As a co-founder of a Singapore-based, venture-backed biotechnology company, I’ve witnessed both first-hand and seen from industry colleagues the many challenges that come with establishing a biotech startup in the country.
High infrastructural startup costs, a lack of collaboration and networking opportunities, a prohibitively long lead time to set up a fully equipped BSL-2 laboratory, as well as feelings of isolation on the path to groundbreaking innovation, are just some of the hurdles that fledgling biotechs must overcome. These barriers to entry must be resolved to give the sector a chance to truly flourish.
Overcoming the cost factor
One of the first hurdles that any new business faces is the startup cost. Biotechs are no different and more affected than many startups in other sectors. While the Singapore government has been extremely supportive by offering meaningful technology and research grants to assist biotech companies, these startups face unique cost challenges on top of standard capital expenditures that are difficult to address.
Many biotech startups begin in university settings, but often these institutions do not allow company activity or have to make room for academic research or new incubation projects. This presents several issues: startups then feel the need to establish their own laboratory space, but that incurs high rental and construction costs, especially in Singapore. They also need specialised equipment for research and development, even though these may be used only infrequently, which is a high cost-per-use ratio on an already limited budget. Add the financial and time costs of hiring professional management and highly skilled talent into the mix, and most biotechs never end up getting off the ground.
Biotech startups in other, more mature geographies have demonstrated that they are able to save millions of dollars and up to 12 months of work by sharing laboratory facilities and laboratory equipment. However, this is not easy to do between individual startups and benefits greatly from centralised platforms to provide this solution. This was a driving factor for the creation of NSG BioLabs as a shared platform: using the ‘plug and play’ model, biotech startups only need to pay for the utilisation, rather than the ownership, of biotech equipment and laboratory space. This is a much-needed middle ground for biotechs that cannot yet afford and do not need an entire fully equipped BSL-2 laboratory to themselves.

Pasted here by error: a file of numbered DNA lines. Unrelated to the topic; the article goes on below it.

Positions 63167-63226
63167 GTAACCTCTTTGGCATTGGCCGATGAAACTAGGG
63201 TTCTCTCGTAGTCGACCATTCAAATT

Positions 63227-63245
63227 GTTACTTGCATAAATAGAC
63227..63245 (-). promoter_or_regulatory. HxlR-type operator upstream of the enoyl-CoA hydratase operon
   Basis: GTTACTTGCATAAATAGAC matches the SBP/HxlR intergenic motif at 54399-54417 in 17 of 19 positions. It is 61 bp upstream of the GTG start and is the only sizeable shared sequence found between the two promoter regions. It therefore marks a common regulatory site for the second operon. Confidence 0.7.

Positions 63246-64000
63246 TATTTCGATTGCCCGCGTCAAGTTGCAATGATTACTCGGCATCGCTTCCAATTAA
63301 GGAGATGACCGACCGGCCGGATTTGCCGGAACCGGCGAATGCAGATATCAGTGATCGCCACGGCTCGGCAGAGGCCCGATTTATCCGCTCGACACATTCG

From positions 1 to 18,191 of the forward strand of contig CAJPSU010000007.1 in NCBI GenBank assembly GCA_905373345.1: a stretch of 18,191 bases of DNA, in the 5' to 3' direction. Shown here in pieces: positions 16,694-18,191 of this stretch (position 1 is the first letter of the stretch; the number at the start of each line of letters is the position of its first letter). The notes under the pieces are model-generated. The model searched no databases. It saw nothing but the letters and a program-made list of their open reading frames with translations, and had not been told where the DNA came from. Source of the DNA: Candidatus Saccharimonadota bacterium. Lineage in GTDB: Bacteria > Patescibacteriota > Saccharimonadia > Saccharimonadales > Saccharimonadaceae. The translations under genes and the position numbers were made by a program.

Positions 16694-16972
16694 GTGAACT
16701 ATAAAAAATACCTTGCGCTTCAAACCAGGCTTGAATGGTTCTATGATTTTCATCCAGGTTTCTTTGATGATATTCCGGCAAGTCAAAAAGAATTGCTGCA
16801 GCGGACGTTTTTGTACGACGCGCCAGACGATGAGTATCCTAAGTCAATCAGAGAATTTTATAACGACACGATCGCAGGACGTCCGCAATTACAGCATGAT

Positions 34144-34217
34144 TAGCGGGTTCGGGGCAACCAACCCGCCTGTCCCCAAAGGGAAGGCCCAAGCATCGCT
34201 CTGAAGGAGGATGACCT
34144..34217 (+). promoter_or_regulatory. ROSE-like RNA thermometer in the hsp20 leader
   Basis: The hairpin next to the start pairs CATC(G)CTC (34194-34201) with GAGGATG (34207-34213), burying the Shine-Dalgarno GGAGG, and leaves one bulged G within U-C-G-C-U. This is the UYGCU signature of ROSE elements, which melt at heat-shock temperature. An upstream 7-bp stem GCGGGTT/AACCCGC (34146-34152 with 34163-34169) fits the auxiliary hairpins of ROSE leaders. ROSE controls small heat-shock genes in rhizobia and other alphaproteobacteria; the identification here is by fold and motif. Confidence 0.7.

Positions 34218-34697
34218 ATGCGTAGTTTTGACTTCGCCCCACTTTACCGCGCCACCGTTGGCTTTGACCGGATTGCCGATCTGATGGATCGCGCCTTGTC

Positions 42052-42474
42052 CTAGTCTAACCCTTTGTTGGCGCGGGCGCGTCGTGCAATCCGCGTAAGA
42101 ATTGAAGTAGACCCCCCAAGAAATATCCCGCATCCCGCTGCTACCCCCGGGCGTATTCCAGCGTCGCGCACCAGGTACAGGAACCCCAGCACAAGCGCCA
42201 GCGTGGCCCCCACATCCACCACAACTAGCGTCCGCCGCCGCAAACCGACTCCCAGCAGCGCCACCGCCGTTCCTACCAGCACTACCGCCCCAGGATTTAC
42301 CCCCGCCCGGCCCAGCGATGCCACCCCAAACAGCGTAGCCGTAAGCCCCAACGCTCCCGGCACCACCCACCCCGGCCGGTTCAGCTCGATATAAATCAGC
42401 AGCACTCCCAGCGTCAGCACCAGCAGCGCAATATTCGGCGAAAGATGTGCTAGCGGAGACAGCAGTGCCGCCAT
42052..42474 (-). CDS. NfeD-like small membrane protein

Saving costs on specialised equipment and building a laboratory does more than just help startups survive. With that cost burden now significantly reduced, startups can divert those resources to areas that are more critical to growth and innovation, such as developing their groundbreaking technologies and hiring skilled talent. This means that the R&D runway is shorter, and technologies bear fruit more quickly.
Fostering a collaborative ecosystem
It is always lonely to start something new, especially if it has never been done before. Startup ecosystems and communities are so important in part because they can help alleviate this sense of isolation and spark new ideas. This is particularly impactful to the biotech industry as a relatively novel sector in Singapore. Many of the biotech startups we have seen are pioneers in their respective fields, developing breakthrough technologies and science that have no precedence. With an established community, they can benefit from strong support from their peers and also unlock opportunities to collaborate on projects.
We saw this development first-hand as we gathered more and more startups, which led to the organic creation of a community. People would meet in common spaces and begin discussing their projects and technologies, which helped accelerate innovation and even led to breakthroughs. Larger companies were able to share their experiences and exchange ideas with promising startups, which led to growth and collaborative opportunities for both parties.
Industries are ultimately born from collectives, and collectives are formed when like-minded people come together, so it is important to build and professionally run the spaces that encourage this organic development. The presence of a robust biotech collective could also attract international biotech and pharmaceutical companies to set up key sites or headquarters in Singapore. This will help create rich diversity within the biotech ecosystem and propel the country closer towards its ambitions of becoming the premier biotech hub in the region.
Envisioning Singapore’s biotech future
Singapore has succeeded in establishing itself as a hospitable environment for biotech players, with the sector displaying dramatic growth and expected to be a key economic driver for the country. As of 2019, there were over 350 biotech and medtech companies in the country, and this number has grown further since. Continuing this rapid growth requires a sustained, collaborative effort from all players in the entire ecosystem to address pressing issues around cost, community and participation.
To achieve this, it is critical that Singapore offers professionally managed facilities, mentorship, networks, operational excellence, and strategic partnerships, ultimately creating a favourable environment for early-stage biotech startups to thrive. We believe this will cement Singapore’s status as an innovative biotech hub for years to come.